You may wonder why DDT is still a concern if it was banned almost 20 years ago in Malaysia. Unfortunately, the effects of DDT last for decades after exposure to it.
A large study of 20,000 women and 10,000 of their daughters has found that women exposed to higher levels of DDT while in their mother’s womb were nearly four times more likely to be diagnosed with breast cancer, compared to women exposed to lower levels of DDT in the womb.
These findings provide evidence that the harmful effects of DDT are seen across generations. DDT and similar chemicals tamper with the body’s natural oestrogen functioning, also increasing a person’s risk of birth defects, infertility and type 2 diabetes.
DDT can last in the soil for a very long time – it takes two to 15 years for half the DDT in soil to break down. Therefore, food sources can still contain DDT long after the pesticide has been used on the crops.
We can be exposed to DDT from foods like meat, poultry, fish and shellfish, which had been exposed to DDT up to 15 years ago, and from imported foods from countries where DDT is still used. Eating fewer animal products and eating locally-produced food can lower our exposure to DDT.
We must continue to be vigilant against environmental causes of breast cancer that can pose a threat to generations of women. Also stop smoking; live healthily to avoid antibiotics and drugs; reduce animal proteins, dairy, well-cooked meat and high glycaemic carbohydrates; and avoid alcohol and fried foods.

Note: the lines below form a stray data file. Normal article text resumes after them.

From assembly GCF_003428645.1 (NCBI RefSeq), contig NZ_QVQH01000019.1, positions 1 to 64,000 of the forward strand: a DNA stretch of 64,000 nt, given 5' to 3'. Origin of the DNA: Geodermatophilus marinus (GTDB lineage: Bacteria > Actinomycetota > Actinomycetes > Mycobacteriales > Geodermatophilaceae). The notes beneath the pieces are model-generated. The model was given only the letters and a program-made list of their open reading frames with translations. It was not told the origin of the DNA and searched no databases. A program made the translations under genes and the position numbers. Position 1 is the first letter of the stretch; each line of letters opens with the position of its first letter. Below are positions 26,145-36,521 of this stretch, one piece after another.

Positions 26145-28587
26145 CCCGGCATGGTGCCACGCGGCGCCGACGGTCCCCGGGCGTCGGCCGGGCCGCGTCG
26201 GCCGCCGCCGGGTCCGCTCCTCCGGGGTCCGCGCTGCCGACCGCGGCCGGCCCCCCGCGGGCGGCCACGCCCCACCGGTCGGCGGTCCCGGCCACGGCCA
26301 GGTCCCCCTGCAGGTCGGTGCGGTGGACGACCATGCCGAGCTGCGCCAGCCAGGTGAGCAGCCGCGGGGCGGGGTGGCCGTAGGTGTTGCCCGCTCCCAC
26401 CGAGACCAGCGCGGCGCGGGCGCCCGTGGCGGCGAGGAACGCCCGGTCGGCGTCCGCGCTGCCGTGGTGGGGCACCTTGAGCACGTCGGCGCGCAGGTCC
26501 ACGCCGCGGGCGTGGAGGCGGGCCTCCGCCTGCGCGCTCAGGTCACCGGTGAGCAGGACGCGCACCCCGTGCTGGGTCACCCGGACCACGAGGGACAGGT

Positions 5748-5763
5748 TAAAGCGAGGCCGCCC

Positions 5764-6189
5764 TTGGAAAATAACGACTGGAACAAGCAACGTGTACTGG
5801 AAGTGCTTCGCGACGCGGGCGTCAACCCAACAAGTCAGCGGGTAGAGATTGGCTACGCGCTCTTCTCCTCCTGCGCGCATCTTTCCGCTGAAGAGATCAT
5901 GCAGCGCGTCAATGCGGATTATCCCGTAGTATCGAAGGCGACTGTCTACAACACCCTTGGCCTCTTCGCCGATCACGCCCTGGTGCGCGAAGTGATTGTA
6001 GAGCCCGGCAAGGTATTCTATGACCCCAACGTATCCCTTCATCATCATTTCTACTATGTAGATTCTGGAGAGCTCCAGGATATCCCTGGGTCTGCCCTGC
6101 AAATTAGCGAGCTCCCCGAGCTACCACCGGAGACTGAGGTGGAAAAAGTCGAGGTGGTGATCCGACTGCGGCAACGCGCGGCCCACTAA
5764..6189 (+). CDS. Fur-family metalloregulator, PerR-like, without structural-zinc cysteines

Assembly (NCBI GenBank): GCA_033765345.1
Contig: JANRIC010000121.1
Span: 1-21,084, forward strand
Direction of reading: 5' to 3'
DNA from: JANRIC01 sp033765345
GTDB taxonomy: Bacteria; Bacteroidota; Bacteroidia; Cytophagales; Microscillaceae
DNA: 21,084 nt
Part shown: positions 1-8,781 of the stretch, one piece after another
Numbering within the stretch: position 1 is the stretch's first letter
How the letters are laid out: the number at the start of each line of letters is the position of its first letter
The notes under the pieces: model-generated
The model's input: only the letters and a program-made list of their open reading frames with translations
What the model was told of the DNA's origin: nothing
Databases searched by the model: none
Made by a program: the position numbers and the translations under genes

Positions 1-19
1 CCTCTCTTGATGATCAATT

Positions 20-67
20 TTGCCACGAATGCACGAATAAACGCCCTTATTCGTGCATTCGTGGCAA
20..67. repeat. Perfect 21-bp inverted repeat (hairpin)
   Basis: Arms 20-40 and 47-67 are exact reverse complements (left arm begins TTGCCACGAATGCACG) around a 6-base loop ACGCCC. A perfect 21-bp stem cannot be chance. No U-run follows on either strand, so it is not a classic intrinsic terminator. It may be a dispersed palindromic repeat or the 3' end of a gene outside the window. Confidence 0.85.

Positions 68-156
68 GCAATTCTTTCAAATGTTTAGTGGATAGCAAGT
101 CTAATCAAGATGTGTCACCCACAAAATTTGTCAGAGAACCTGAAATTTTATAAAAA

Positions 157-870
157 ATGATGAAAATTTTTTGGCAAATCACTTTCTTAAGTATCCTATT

Datuk Dr Nor Ashikin Mokhtar is a consultant obstetrician and gynaecologist. For further information, visit www.primanora.com. The information provided is for educational and communication purposes only and it should not be construed as personal medical advice. Information published in this article is not intended to replace, supplant or augment a consultation with a health professional regarding the reader’s own medical care. The Star does not give any warranty on accuracy, completeness, functionality, usefulness or other assurances as to the content appearing in this column. The Star disclaims all responsibility for any losses, damage to property or personal injury suffered directly or indirectly from reliance on such information.